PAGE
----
Nurses In World War Ii
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World War II was an opportunity for women to illustrate their equality in many ways. In World War II, women took on a number of professions:
- Women worked in factories
- Women served in the military
- Women took over as athletes in America's national pastime.
However, nowhere were women more prominent and effective than when they were working as nursing professionals during World War II. Women stepped up and took responsibility for serving their country in any way they could, whether it was on a naval base in Hawaii, a medical facility in Middle America, or an army hospital in France.
Women in WWII
Women serving in the military were often found in nursing corps; this area, more than any other, offered women the chance to serve their country as effectively as the soldiers they were bandaging up. However, with such practices came consequences, as well. Time and time again, women were captured when American forces lost certain battles; women were injured or even killed in attacks. Women risked their lives each and every day to provide their fellow patriots with medical care, saving many lives in the process. They were present in the front lines; they were subjected to air raids and ground assaults. Women who made selfless sacrifices to their nation were awarded for it, posthumously if necessary. Countless women were given the military's greatest honor: the Purple Heart. While the overwhelming number of individuals serving in the military were male, women's contributions to the war effort are not to be forgotten, whether they were providing medical care on the home front or abroad.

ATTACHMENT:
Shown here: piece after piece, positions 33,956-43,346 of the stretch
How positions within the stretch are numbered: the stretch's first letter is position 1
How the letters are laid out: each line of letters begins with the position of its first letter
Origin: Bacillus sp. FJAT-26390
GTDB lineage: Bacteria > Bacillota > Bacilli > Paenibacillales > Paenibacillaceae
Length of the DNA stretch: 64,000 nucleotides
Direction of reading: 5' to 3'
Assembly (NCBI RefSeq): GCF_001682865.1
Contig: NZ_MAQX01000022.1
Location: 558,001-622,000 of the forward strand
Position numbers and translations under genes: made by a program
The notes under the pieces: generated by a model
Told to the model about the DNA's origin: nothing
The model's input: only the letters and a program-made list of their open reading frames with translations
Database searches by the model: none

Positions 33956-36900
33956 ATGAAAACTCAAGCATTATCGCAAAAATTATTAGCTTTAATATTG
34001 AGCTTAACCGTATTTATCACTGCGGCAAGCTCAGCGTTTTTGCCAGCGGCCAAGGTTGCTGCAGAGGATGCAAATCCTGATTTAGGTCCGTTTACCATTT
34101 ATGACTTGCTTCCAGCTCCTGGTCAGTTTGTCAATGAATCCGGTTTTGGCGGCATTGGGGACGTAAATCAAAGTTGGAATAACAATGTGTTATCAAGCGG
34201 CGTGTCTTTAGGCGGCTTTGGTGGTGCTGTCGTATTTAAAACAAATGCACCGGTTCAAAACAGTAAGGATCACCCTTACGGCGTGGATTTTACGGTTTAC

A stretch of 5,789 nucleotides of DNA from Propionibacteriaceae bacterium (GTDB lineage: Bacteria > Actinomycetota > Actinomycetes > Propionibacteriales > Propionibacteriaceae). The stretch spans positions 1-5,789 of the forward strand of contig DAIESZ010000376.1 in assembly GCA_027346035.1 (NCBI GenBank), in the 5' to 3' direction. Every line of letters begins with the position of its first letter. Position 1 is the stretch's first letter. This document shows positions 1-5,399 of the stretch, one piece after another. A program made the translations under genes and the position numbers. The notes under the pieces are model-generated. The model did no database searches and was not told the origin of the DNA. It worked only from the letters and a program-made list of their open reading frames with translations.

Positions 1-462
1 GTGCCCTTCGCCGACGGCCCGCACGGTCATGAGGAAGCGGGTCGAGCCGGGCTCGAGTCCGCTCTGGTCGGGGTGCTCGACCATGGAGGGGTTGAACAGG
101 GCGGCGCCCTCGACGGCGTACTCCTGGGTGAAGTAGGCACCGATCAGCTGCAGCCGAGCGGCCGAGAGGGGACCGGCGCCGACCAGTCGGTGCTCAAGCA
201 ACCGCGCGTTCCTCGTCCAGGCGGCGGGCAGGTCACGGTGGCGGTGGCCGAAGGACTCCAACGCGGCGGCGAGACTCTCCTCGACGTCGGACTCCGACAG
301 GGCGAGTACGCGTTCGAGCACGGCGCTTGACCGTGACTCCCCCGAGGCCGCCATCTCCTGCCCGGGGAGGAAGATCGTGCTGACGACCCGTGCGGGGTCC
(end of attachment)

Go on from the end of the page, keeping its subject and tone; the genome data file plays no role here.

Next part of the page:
World War I as a Beginning for Women
When the United States entered World War I in April 1917, the NAWSA pledged its support. Thousands of suffragists folded bandages in their local headquarters and volunteered to work in hospitals and government offices. Once again, the suffrage leaders hoped that after the war American women would be rewarded with the vote for their patriotic efforts. The war drew 1 1/2 million men from the workforce, women quickly took their places. For the first time, private industry and the government recruited women to work in steel mills, railroad yards, oil refineries, munitions plants, and aircraft factories. Also included is a look at the Women's Land Army, which trained women for agricultural work. Although not widely extended to women of color, there was a growing acceptance of women's expanded work roles in business and industry.